You might not be familiar with the Warhammer 40,000 universe. But if you’re even remotely interested in role playing games, science fiction, role playing games, or anything related to that, there’s a very good chance you’ve crossed paths with Warhammer 40K in one way or another.

Personally, I’ve only casually observed everything with fascination from a safe distance. I’ve never been much of a table-top gamer, but the Warhammer 40K universe and its lore still comes across as something that should be of interest for someone like me.

A natural place to begin was Horus Rising by Dan Abnett. It’s the first book in the Horus Heresy series, which counts no less than 49 books.

1 the Road

Back in 2016, an AI wrote a movie script. Fast forward to last year, when another AI took it upon itself to write a novel, 1 the Road.

The 2016 movie, Sunspring, was written by Benjamin, a long short term memory recurrent neural network. Sunspring was somewhat confusing, but if you want to watch it, it’s available in the post I wrote about the movie. Benjamin has since retired, at least his website now belongs to a non-artificial Benjamin1.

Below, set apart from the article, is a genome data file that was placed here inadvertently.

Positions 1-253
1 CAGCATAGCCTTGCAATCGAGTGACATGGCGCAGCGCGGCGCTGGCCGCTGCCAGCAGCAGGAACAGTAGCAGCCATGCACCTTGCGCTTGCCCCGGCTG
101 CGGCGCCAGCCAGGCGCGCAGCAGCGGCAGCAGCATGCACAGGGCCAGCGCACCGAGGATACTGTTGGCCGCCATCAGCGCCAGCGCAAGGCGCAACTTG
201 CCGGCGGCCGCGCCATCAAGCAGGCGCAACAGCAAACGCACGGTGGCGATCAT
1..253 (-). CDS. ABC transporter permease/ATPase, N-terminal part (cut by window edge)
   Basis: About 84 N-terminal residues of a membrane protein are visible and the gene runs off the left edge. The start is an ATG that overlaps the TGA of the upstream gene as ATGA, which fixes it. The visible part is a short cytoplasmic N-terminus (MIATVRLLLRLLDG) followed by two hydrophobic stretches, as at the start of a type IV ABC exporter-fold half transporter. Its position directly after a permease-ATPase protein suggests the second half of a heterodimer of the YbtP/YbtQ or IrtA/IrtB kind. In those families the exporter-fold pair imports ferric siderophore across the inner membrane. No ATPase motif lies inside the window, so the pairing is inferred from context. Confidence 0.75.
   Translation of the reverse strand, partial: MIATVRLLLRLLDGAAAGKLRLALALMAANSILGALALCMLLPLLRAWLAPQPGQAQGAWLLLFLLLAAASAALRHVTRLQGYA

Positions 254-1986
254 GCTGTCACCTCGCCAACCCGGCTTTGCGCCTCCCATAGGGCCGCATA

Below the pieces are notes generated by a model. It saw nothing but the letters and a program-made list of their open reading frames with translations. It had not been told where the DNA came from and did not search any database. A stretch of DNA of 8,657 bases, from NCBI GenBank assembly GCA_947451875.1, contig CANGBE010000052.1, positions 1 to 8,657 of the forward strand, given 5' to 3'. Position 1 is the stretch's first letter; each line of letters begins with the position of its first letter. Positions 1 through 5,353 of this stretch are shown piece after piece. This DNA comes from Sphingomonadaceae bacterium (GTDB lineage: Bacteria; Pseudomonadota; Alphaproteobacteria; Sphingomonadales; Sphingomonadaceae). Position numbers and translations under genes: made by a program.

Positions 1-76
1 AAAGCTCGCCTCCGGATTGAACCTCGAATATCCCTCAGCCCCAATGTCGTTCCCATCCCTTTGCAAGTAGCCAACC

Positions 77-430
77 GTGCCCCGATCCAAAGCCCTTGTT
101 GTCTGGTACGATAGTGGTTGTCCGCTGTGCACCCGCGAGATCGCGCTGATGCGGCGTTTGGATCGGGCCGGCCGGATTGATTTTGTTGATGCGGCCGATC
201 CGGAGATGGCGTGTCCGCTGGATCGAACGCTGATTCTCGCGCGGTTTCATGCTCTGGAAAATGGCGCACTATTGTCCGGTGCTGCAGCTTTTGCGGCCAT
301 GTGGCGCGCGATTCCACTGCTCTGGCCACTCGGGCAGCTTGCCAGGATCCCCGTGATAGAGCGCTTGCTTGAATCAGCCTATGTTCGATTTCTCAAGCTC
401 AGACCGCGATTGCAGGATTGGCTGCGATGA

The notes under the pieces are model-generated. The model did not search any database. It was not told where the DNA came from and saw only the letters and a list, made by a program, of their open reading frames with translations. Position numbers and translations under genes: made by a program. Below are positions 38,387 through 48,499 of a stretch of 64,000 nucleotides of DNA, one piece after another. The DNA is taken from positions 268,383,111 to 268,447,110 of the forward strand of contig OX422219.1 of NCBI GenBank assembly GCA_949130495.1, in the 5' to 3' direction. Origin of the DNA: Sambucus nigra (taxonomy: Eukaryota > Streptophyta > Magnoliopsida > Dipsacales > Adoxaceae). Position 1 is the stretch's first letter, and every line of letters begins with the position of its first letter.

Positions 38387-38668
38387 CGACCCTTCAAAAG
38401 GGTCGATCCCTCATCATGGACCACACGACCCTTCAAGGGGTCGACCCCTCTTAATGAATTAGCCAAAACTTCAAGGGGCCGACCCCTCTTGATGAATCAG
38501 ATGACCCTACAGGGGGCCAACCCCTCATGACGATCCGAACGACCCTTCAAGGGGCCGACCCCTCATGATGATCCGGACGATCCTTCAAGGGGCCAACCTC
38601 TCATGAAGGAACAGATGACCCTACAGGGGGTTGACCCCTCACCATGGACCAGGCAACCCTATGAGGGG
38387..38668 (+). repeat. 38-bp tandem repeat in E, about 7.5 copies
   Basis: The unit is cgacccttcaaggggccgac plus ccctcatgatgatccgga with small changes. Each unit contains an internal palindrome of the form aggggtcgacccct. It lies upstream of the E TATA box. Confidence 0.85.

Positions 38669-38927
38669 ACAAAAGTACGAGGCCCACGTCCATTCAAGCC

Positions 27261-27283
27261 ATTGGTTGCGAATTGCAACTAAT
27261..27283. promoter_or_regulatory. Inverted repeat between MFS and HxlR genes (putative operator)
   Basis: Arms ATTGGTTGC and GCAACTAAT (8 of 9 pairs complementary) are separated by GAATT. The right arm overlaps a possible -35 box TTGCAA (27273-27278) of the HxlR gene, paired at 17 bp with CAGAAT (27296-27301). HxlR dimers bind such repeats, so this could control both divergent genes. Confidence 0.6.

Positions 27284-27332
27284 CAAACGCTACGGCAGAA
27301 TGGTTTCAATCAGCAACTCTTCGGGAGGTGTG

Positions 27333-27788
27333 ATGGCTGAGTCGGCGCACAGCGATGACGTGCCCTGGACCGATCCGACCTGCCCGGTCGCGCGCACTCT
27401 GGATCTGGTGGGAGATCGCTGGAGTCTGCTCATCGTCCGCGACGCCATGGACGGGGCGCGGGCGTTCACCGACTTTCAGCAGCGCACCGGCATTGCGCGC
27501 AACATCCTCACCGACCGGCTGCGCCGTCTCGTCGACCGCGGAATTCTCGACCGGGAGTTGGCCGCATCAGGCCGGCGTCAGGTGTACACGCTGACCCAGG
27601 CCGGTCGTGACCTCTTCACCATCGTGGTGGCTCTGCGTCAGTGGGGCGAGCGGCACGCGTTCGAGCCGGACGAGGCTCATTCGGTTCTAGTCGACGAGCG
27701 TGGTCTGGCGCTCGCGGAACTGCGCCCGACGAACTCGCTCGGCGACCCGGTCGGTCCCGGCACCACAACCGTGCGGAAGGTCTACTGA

Since AIs don’t reliably create new AIs – yet – Benjamin was the brain child of a human, Ross Goodwin. Goodwin describes himself as a “creative technologist, hacker, gonzo data scientist, and writer of writers,” who uses technology to create works of art. In 2018, he set out on another adventure. Goodwin hocked a camera, a GPS, and a microphone to a computer, placed everything in a car, and went on a road trip from New York to New Orleans.

Using input from the camera, GPS, microphone, and the computer’s internal clock, a neural network would then narrate the entire trip. A printer in the back seat printed a hard-copy of story as it progressed.

Meditations

One morning in 2017, Rami Ismail played a short game that made him wish he had a new tiny game like it for every day of the year. That wish turned into Meditations.

Meditations will launch a new game every day, inspired by that day, and only on that day. There’s all sorts of games in there, from curious small puzzle games, and challenging little platformers, to personal games about life and loss and happiness and love and death – and everything.

I installed Meditations in early January, but I’ve only played three of the games. And they were, how should I put this, confusingly interesting? Today’s game, by Andrew Gleeson, is a good example. It’s a game without title, but the description is “for those who feel adrift in the endless void.”

For those who feel adrift in the endless void. The January 18th Meditations game by Andrew Gleeson.

It’s about flying through the endless void while you try to remember what keys to press. Or something like that. I don’t understand the game, but it sure is great for relaxing. Just like the other two Meditations games I’ve tried so far.

Put on Good Weather for an Airstrike‘s awesome Sleepy Music for the Tired Insomniac playlist, and you’re good to go.